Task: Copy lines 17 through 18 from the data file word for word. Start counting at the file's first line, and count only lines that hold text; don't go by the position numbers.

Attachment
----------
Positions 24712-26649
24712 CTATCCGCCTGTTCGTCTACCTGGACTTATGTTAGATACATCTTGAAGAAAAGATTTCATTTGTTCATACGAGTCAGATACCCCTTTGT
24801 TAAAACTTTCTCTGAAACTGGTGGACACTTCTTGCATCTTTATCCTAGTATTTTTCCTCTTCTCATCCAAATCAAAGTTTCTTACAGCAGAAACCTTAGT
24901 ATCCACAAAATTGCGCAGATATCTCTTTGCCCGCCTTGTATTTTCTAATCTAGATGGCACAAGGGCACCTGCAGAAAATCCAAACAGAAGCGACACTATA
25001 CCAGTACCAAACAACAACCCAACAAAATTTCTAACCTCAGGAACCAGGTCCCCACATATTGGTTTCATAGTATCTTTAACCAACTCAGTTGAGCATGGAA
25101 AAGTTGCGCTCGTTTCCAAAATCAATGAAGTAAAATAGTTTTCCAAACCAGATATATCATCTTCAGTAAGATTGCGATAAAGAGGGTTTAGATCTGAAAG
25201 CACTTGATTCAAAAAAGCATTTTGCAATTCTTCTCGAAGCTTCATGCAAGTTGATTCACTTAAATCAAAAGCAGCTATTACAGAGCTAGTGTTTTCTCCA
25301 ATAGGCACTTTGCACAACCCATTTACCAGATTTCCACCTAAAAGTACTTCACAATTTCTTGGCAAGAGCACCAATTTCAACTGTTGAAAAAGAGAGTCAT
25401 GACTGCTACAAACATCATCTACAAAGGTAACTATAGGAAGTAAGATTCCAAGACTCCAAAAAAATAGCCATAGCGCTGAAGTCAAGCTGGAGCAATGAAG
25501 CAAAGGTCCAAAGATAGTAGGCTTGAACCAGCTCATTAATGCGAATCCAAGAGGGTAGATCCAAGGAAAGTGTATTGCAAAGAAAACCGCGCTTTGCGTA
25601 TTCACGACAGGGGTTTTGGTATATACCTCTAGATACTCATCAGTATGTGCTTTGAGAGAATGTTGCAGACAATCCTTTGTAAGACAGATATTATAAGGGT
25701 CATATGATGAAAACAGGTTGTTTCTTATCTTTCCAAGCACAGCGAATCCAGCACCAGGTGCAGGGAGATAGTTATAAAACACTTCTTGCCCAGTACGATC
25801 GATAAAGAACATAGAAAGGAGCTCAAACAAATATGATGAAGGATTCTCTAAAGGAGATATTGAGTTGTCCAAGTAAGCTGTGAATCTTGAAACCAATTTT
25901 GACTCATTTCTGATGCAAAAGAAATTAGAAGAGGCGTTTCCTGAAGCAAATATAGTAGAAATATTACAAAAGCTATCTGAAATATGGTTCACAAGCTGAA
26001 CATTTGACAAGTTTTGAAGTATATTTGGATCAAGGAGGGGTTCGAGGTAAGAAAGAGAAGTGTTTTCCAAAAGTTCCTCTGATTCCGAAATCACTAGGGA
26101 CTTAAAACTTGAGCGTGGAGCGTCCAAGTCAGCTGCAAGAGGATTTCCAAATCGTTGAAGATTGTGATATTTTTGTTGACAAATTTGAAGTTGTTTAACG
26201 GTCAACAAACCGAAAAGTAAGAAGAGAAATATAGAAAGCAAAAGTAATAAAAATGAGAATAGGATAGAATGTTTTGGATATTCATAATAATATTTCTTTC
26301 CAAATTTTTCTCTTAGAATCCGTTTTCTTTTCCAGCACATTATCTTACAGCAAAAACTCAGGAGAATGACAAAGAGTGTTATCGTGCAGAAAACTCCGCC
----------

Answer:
26201 GTCAACAAACCGAAAAGTAAGAAGAGAAATATAGAAAGCAAAAGTAATAAAAATGAGAATAGGATAGAATGTTTTGGATATTCATAATAATATTTCTTTC
26301 CAAATTTTTCTCTTAGAATCCGTTTTCTTTTCCAGCACATTATCTTACAGCAAAAACTCAGGAGAATGACAAAGAGTGTTATCGTGCAGAAAACTCCGCC